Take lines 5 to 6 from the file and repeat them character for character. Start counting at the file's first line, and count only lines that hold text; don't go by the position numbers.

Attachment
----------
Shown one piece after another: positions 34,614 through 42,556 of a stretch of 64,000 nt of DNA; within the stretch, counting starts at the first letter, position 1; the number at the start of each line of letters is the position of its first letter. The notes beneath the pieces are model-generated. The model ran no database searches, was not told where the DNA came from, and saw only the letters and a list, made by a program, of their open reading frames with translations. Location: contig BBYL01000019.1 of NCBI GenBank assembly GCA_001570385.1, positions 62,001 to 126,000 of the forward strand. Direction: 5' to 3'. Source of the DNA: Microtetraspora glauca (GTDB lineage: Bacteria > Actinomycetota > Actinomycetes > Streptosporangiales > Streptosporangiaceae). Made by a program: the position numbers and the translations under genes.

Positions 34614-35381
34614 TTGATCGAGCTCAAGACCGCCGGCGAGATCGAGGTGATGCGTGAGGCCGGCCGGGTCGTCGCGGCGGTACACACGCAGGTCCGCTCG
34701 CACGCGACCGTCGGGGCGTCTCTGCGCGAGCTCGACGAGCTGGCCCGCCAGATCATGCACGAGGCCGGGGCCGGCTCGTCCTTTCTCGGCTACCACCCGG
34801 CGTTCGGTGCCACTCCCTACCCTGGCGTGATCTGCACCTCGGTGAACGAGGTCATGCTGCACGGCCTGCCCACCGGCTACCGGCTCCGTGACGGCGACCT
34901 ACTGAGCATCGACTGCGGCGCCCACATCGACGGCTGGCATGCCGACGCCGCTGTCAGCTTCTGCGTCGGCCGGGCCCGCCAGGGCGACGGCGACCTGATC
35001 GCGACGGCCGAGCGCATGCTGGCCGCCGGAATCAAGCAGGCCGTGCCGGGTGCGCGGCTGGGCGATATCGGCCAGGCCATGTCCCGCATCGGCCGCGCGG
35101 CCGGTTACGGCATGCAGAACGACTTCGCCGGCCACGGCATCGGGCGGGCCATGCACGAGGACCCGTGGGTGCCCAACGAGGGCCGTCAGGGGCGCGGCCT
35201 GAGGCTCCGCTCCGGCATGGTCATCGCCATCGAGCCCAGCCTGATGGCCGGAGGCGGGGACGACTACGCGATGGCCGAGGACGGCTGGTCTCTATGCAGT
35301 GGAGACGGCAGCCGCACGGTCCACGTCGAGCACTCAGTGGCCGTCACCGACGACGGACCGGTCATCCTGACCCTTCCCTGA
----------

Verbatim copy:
34801 CGTTCGGTGCCACTCCCTACCCTGGCGTGATCTGCACCTCGGTGAACGAGGTCATGCTGCACGGCCTGCCCACCGGCTACCGGCTCCGTGACGGCGACCT
34901 ACTGAGCATCGACTGCGGCGCCCACATCGACGGCTGGCATGCCGACGCCGCTGTCAGCTTCTGCGTCGGCCGGGCCCGCCAGGGCGACGGCGACCTGATC